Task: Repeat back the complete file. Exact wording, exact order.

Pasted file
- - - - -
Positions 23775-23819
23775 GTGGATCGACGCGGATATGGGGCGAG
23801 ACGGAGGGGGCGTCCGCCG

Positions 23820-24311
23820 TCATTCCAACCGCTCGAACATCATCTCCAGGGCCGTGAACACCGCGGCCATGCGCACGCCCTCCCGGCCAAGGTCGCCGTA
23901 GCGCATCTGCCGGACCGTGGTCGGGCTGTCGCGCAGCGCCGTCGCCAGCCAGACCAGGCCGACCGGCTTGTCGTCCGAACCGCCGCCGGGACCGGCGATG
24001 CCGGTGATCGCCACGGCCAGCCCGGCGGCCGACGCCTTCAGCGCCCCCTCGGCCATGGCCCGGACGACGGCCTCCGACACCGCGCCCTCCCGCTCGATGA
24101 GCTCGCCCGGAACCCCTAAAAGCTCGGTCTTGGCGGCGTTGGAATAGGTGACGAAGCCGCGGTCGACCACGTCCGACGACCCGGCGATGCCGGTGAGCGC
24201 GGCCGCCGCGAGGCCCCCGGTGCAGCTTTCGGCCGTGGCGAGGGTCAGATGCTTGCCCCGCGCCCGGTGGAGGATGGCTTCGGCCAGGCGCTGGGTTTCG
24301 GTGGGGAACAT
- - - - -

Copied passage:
Positions 23775-23819
23775 GTGGATCGACGCGGATATGGGGCGAG
23801 ACGGAGGGGGCGTCCGCCG

Positions 23820-24311
23820 TCATTCCAACCGCTCGAACATCATCTCCAGGGCCGTGAACACCGCGGCCATGCGCACGCCCTCCCGGCCAAGGTCGCCGTA
23901 GCGCATCTGCCGGACCGTGGTCGGGCTGTCGCGCAGCGCCGTCGCCAGCCAGACCAGGCCGACCGGCTTGTCGTCCGAACCGCCGCCGGGACCGGCGATG
24001 CCGGTGATCGCCACGGCCAGCCCGGCGGCCGACGCCTTCAGCGCCCCCTCGGCCATGGCCCGGACGACGGCCTCCGACACCGCGCCCTCCCGCTCGATGA
24101 GCTCGCCCGGAACCCCTAAAAGCTCGGTCTTGGCGGCGTTGGAATAGGTGACGAAGCCGCGGTCGACCACGTCCGACGACCCGGCGATGCCGGTGAGCGC
24201 GGCCGCCGCGAGGCCCCCGGTGCAGCTTTCGGCCGTGGCGAGGGTCAGATGCTTGCCCCGCGCCCGGTGGAGGATGGCTTCGGCCAGGCGCTGGGTTTCG
24301 GTGGGGAACAT